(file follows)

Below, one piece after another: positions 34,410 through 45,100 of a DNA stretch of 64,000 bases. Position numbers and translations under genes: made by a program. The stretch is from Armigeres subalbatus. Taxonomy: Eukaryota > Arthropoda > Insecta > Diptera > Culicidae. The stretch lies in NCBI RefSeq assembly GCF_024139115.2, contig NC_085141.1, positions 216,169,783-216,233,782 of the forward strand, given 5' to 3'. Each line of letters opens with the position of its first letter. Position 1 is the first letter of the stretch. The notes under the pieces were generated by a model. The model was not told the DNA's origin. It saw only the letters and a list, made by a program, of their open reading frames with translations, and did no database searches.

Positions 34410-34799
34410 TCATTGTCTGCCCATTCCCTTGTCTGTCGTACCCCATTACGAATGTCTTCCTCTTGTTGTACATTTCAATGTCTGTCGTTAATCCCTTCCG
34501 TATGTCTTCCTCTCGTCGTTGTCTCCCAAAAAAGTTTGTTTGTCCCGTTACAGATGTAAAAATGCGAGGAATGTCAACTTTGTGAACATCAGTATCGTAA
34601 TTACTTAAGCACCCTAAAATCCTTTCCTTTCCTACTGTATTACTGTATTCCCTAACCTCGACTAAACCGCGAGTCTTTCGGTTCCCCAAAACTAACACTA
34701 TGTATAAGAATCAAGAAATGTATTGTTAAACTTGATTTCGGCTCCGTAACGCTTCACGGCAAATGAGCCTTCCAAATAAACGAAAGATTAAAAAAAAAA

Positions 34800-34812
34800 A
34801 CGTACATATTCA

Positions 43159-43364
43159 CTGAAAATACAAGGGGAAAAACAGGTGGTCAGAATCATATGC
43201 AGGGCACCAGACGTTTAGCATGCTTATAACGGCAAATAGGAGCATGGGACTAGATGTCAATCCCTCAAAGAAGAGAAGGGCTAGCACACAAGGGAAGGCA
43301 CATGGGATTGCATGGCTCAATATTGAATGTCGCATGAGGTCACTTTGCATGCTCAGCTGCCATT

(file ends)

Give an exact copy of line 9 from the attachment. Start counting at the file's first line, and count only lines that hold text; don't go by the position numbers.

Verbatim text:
34801 CGTACATATTCA